by Safana Khan
Twenty years ago the world witnessed the grotesque Rwandan Genocide, which claimed nearly one million lives in the course of three days. The violence was a result of ethnic tensions between the Hutu and the minority Tutsi population. The perpetrators of violence did not discriminate in their carnage; they killed men, women and children. Entire families were destroyed and women were raped. Hutu who opposed killing the Tutsi were seen as traitors and killed as well. Watch this heart-wrenching film about forbidden love between a Tutsi woman and a Hutu man during a time of blind hatred:
Imagine standing next to the man who killed your entire family. Now imagine whole-heartedly forgiving him and allowing him to coexist. Instead of seeking revenge, many Rwandans have opened their arms and hearts to those who violently altered their lives. After the genocide, the government created solidarity camps where prisoners were sent before being reintegrated into society. The film depicts these camps and the painful process of remembering the past.
These camps are a process of re-education and are key in the peace process, propelling Rwanda towards a brighter future. The Rwandan people have truly shown the world the power of forgiveness.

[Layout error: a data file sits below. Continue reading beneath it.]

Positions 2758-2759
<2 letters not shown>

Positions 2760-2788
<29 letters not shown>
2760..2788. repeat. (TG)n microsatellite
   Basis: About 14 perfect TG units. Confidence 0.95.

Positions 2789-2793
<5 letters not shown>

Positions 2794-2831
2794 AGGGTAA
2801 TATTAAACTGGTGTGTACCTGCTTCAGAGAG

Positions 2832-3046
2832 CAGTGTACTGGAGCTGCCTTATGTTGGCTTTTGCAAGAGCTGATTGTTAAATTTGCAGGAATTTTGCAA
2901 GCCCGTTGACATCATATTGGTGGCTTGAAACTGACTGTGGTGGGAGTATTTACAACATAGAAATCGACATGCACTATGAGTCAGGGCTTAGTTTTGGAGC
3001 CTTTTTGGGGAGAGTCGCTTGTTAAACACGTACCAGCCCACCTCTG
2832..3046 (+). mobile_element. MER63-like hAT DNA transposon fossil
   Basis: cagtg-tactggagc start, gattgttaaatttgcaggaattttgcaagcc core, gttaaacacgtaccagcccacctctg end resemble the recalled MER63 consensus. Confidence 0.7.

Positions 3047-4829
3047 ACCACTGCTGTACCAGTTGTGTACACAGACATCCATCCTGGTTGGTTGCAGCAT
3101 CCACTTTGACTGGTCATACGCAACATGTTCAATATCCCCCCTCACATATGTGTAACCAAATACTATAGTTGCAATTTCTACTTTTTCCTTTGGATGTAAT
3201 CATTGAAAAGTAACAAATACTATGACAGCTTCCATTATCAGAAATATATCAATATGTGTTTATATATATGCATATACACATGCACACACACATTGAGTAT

by Jon Fusco
Last week marked the 30th anniversary of Apple. Does that make you feel old, or what?
Watch MacHeads, by and large the best documentary you’d ever hope to see about the evolution of the Apple brand and the creation of a historical empire.
on opposite sides of the country.
NOLASynchroniCITY film series - featuring the extraordinary culture of New Orleans and Louisiana heritage - kicked off on Sunday, December 2. The first screening was of the late filmmaker Stevenson Palfi’s award-winning 1982 documentary Piano Players Rarely Ever Play Together.
In stark contrast to the southern soul of the NOLASynchroniCITY fest, the icy Anchorage International Film Festival also kicked off this weekend. For the next week the 12th annual Anchorage International Film Festival will present more than 100 selections from more than 20 countries. This year’s AIFF started with an opening night gala and the Alaska premiere of Deadfall, the latest from Oscar award-winning director Stefan Ruzowitzky.